Federal Government Shouldn’t Mandate Kids’ Meals—or Their Education
Rachel Sheffield /
If you thought school cafeteria food was bad, take a look at what the federal government has on the menu for school children.
The recent reauthorization of federal nutrition programs has slapped additional regulations onto school cafeteria menus, dictating everything from the number of orange slices a child must put on his or her plate to whether peas and corn are acceptable foods for the lunch line.
In a recent hearing, the House Early Childhood, Elementary and Secondary Education Subcommittee chairman Duncan Hunter (R–CA) noted of this new nutrition legislation:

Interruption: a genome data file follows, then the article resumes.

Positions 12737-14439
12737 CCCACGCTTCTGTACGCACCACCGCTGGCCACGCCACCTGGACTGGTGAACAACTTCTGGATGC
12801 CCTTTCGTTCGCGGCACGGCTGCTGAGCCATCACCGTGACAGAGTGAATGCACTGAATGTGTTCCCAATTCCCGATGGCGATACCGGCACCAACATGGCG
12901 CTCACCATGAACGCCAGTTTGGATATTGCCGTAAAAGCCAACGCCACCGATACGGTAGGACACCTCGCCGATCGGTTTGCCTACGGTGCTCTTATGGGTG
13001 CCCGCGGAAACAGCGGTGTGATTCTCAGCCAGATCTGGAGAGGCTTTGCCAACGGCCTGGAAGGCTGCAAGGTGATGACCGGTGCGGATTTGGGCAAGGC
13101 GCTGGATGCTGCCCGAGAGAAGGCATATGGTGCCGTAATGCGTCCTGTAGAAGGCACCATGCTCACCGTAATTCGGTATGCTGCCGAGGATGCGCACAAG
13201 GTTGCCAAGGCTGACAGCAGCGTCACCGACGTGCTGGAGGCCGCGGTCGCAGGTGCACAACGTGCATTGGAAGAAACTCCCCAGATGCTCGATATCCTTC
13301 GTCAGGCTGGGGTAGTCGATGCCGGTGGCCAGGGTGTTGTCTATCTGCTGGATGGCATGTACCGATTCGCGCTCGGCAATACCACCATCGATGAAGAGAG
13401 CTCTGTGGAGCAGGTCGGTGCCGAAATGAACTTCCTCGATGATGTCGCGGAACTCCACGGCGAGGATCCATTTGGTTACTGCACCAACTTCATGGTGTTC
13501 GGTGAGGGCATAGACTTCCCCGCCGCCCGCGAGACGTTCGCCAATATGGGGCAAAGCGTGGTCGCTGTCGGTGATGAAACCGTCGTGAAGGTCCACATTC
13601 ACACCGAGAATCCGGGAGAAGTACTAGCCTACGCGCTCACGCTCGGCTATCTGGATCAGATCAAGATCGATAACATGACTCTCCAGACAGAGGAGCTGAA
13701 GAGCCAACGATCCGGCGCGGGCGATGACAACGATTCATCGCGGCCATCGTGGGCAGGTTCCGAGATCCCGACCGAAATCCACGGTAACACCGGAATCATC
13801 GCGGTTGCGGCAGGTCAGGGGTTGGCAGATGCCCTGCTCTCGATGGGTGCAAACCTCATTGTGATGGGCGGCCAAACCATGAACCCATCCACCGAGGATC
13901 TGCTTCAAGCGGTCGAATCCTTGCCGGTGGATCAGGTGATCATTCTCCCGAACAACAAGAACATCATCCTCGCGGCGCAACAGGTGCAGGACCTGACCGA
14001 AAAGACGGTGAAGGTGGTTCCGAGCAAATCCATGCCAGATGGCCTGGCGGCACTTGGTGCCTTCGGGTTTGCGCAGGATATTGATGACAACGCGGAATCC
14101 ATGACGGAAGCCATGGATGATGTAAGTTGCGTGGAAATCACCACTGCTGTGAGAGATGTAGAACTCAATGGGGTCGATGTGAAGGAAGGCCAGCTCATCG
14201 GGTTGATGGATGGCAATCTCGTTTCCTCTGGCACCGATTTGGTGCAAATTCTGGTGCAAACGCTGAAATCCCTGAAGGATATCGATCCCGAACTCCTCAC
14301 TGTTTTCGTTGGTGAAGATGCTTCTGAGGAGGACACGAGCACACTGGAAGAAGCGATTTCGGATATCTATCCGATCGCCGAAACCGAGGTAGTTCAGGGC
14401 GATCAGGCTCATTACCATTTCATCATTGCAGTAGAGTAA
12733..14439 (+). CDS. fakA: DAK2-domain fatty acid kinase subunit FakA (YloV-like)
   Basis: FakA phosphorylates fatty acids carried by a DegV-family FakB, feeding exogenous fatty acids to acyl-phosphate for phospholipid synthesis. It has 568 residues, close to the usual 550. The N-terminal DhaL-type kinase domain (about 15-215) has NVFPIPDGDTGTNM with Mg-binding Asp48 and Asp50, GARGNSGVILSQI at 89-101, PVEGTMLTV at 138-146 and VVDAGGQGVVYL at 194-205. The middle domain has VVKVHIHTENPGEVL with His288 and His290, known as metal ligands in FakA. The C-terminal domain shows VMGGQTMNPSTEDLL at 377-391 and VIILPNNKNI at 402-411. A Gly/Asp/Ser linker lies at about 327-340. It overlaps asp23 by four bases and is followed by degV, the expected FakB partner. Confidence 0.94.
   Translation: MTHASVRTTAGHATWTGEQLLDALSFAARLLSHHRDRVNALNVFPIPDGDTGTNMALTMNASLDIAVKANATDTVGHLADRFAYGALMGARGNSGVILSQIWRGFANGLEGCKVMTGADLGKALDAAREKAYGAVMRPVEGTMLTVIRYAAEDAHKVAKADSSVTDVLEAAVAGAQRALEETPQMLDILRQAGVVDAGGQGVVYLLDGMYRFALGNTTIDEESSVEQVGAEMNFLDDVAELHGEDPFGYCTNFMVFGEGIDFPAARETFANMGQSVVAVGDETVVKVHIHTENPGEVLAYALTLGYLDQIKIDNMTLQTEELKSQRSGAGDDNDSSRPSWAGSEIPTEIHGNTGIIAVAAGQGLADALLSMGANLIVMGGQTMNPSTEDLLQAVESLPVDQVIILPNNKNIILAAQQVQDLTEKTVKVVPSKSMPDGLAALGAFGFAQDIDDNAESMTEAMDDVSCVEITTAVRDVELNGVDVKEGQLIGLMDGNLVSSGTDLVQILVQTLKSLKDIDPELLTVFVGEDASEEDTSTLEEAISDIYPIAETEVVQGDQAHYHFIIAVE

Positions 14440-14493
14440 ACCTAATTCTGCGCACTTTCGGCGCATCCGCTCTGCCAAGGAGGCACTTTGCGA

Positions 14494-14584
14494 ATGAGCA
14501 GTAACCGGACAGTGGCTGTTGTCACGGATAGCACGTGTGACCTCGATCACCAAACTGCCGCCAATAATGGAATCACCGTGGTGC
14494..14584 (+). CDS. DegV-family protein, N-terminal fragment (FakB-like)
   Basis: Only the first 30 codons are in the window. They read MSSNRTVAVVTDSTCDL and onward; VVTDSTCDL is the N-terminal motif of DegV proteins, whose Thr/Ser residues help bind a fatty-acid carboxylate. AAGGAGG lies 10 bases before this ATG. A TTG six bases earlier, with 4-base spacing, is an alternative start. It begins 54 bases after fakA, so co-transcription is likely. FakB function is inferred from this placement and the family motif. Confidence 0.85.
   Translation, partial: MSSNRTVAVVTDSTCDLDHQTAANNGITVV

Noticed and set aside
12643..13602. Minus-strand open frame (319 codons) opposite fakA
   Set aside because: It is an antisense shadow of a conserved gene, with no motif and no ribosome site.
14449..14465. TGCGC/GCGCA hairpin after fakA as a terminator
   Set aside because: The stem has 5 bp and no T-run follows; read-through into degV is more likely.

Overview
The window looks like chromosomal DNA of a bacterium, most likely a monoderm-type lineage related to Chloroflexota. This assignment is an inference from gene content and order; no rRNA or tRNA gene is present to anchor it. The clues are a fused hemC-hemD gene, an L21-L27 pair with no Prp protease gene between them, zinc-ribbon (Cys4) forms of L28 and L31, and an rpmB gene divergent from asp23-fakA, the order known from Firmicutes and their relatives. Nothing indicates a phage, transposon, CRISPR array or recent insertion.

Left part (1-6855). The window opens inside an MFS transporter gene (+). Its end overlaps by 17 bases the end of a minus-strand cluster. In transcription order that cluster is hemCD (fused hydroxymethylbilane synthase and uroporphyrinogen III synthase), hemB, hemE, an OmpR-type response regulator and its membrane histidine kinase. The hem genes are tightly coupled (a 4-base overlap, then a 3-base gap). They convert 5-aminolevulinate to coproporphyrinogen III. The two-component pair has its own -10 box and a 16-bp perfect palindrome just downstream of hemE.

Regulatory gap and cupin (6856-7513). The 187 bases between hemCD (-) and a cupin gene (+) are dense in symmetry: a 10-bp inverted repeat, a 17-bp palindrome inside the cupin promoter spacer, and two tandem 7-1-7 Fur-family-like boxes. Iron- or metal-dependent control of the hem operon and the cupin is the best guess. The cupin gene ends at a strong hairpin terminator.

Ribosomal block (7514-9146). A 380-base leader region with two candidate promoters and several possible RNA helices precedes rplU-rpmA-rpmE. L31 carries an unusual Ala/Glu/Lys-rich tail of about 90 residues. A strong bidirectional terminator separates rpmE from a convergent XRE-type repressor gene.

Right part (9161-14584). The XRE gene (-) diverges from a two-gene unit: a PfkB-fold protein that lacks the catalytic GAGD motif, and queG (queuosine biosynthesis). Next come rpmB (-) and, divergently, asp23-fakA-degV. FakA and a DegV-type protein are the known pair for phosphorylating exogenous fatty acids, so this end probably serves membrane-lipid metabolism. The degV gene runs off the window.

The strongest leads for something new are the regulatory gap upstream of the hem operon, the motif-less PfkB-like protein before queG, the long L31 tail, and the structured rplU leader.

The resulting law has put the Department of Agriculture in the business of determining the amount of calories, fat, and sodium students should consume in a given school day…telling schools the type of milk, vegetables, and grains that can and cannot be served in cafeterias. The law places greater federal control over wellness policies best left in the hands of state and local leaders.
And, of course, these mandates don’t come without a price. The cost associated with these regulations is estimated to reach nearly $7 billion over the next five years. (more…)